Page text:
Standard & Poor’s Ratings Services joined A.M. Best in stating that its ratings and outlook on the Lloyd’s Market (“A” / Stable) and The Society of Lloyd’s (also “A” /- Stable) as well as its “BBB+” rating on the subordinated debt issued by the Society remain unaffected by yesterday’s earnings announcement for the financial year ended Dec. 31, 2004 (See IJ Website April 6).
“Lloyd’s has reported strong net profits before tax of £1.4 billion ($2.6 billion) (£1.9 billion in 2003) and a combined ratio of 96.9 percent (90.7 percent in 2003),” the announcement noted. “These figures are generally better than Standard & Poor’s last published operating expectations of £0.8 billion-£1.2 billion [between $1.5 and $2.26 billion] and 93 to 97 percent, respectively, which excluded any impact of a Central Fund insurance arbitration settlement,” stated S&P credit analyst Marcus Rivaldi.
S&P noted, however, that “performance was lower than the original expectations set for the Market in September 2004 (net profits before tax of £1.8 billion-£2.2 billion [$3.4 to $4.15 billion] and a combined ratio of 87 to 90 percent), which did not factor in the impact of a series of large catastrophes.”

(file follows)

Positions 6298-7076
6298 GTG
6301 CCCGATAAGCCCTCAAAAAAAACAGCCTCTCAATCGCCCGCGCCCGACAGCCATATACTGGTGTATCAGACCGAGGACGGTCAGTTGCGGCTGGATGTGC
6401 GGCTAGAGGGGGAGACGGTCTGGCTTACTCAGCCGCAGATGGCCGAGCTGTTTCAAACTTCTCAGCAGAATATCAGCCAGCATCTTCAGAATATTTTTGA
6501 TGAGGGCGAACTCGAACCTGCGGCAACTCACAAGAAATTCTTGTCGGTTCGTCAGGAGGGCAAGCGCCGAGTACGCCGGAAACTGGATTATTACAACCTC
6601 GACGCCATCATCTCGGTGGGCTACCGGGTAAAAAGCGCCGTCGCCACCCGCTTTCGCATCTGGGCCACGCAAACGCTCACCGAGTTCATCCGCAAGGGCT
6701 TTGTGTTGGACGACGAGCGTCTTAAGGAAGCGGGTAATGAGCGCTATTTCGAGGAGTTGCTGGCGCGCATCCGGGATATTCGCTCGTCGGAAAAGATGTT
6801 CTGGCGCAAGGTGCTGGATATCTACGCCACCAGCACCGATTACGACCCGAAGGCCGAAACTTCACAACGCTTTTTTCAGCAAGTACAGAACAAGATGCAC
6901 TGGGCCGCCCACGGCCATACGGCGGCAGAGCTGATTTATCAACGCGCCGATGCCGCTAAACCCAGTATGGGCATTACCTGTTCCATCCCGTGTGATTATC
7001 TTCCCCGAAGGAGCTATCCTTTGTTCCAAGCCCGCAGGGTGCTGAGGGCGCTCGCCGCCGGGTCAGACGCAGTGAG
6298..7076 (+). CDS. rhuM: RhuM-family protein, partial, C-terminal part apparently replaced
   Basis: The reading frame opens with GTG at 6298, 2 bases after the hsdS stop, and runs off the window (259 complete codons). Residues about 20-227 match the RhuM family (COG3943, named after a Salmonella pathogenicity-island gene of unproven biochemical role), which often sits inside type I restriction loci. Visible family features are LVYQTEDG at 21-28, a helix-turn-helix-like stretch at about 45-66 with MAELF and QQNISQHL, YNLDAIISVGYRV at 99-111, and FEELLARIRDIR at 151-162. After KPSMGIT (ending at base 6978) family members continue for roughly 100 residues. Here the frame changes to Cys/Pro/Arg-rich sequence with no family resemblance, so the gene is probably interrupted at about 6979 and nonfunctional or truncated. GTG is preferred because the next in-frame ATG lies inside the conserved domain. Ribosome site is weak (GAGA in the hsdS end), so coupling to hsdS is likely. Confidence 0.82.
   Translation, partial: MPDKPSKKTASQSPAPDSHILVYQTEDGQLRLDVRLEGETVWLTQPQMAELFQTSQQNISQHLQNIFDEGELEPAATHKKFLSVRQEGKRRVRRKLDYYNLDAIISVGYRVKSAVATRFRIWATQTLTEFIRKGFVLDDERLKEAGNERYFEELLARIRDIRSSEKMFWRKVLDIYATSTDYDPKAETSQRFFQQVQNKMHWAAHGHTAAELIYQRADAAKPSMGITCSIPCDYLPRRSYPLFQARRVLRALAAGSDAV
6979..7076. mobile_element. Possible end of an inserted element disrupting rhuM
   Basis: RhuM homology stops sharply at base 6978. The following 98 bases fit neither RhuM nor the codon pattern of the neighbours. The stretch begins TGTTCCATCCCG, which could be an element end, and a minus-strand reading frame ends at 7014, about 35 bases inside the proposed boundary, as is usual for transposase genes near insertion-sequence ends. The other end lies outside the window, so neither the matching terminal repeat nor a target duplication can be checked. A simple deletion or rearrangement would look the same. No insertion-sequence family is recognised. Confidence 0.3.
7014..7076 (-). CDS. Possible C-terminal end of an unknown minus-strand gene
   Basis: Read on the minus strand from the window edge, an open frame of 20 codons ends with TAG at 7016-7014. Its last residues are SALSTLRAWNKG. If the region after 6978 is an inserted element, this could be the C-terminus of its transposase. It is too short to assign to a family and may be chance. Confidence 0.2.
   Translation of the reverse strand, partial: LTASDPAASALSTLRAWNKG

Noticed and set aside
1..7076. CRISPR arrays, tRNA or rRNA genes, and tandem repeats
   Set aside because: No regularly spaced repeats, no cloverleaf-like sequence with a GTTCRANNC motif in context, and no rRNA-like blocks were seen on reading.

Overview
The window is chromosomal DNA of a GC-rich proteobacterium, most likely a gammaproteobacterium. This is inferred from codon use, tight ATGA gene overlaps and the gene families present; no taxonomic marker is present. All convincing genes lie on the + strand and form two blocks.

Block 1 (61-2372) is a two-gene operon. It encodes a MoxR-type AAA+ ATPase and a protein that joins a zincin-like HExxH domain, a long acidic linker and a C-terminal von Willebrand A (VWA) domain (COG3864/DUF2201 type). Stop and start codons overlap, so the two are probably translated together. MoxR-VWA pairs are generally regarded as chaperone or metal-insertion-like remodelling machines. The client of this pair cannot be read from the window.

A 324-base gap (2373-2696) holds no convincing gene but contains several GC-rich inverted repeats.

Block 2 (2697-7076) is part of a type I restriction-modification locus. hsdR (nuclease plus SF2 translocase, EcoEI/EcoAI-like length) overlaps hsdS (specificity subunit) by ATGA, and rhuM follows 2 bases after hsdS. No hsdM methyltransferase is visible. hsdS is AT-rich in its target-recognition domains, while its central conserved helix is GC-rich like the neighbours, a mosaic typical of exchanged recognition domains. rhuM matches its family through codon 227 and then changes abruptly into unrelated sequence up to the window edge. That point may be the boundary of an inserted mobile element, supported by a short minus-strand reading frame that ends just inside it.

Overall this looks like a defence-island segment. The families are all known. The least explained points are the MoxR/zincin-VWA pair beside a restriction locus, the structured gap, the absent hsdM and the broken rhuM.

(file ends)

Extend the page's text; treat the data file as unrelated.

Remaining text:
S&P also took account of the impact associated with the Central Fund insurance arbitration settlement (which has reduced the size of the Fund by £226 million ($426 million) and contributed 2.7 points to the Market’s combined ratio. “The Lloyd’s results include the net impact of significant catastrophe claims in 2004 (£1.3 billion [$2.45 billion] or 11.3 combined ratio points), and amounts relating to reserve strengthening on prior years and costs relating to run-off syndicates, net of releases on initial reserves set for the 2002 and 2003 accident years (in aggregate, £300 million [$565.6 million] or 2.6 combined ratio points),” said the bulletin.
“Nevertheless, underlying profitability is very strong,” it continued. “Besides strong operating performance, the stable outlook on Lloyd’s and the Society continues to be based on (1) the main capital providers remaining committed to the Market (the 8 percent decline in capacity for 2005 to £13.7 billion [$25.83 billion] being consistent with prudent underwriting cycle management);
“(2) there being no material deterioration in the solvency of Equitas Ltd. in the short term. (In the medium term, Standard & Poor’s currently considers that a £500 million [$942.6 million] capital deficiency at Equitas could be managed by Lloyd’s.);
“(3) the Franchise Performance Directorate remaining proactive in guiding the Market, particularly if underwriting conditions deteriorate more significantly; and (4) material progress before 2006 in business process reform with, in particular, improvements in policy production and claims handling.”
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